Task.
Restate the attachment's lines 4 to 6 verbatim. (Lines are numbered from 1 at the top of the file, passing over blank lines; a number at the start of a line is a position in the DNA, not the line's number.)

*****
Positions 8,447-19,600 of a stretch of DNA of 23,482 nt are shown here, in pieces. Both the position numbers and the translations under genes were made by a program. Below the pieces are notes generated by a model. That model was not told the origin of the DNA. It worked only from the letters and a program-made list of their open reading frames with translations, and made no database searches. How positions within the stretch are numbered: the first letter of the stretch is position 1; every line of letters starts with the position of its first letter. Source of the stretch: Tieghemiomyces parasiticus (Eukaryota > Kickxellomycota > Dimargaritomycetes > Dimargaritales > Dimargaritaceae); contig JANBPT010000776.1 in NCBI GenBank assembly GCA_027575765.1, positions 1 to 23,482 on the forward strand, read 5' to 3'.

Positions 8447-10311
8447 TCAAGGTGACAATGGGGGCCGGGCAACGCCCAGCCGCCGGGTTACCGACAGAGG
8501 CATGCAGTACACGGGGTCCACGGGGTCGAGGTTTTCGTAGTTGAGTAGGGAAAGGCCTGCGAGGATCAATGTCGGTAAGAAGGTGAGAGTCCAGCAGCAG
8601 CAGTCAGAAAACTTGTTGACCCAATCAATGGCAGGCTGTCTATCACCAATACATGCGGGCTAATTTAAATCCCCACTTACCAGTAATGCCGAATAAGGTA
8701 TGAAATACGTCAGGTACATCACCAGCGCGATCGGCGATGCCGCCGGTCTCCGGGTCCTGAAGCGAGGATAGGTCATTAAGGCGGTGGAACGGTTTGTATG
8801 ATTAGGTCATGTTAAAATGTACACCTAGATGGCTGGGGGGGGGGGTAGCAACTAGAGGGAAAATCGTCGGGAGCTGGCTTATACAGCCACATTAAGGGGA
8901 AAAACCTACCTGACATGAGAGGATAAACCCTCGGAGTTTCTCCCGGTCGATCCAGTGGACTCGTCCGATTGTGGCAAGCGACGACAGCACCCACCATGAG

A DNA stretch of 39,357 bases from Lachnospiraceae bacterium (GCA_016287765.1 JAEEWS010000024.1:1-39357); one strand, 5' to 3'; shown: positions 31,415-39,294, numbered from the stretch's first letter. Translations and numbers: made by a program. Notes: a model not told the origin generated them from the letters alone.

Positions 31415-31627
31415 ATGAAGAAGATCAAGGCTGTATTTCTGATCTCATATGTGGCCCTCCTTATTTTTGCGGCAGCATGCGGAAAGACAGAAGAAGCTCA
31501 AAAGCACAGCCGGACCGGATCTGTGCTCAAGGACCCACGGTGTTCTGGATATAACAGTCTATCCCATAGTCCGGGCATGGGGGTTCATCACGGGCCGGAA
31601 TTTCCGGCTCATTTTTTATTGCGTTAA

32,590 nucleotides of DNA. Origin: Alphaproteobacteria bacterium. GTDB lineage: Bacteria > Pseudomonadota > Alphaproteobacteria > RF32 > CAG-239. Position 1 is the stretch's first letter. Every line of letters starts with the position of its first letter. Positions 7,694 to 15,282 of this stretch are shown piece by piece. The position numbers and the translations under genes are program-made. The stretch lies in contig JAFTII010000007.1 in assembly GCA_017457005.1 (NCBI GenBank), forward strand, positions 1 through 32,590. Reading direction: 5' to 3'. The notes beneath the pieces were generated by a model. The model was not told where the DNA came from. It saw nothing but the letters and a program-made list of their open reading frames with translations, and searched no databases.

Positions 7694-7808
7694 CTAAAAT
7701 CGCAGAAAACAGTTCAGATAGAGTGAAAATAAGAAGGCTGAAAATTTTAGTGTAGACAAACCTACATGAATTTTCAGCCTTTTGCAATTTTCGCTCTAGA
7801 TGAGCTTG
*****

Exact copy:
8501 CATGCAGTACACGGGGTCCACGGGGTCGAGGTTTTCGTAGTTGAGTAGGGAAAGGCCTGCGAGGATCAATGTCGGTAAGAAGGTGAGAGTCCAGCAGCAG
8601 CAGTCAGAAAACTTGTTGACCCAATCAATGGCAGGCTGTCTATCACCAATACATGCGGGCTAATTTAAATCCCCACTTACCAGTAATGCCGAATAAGGTA
8701 TGAAATACGTCAGGTACATCACCAGCGCGATCGGCGATGCCGCCGGTCTCCGGGTCCTGAAGCGAGGATAGGTCATTAAGGCGGTGGAACGGTTTGTATG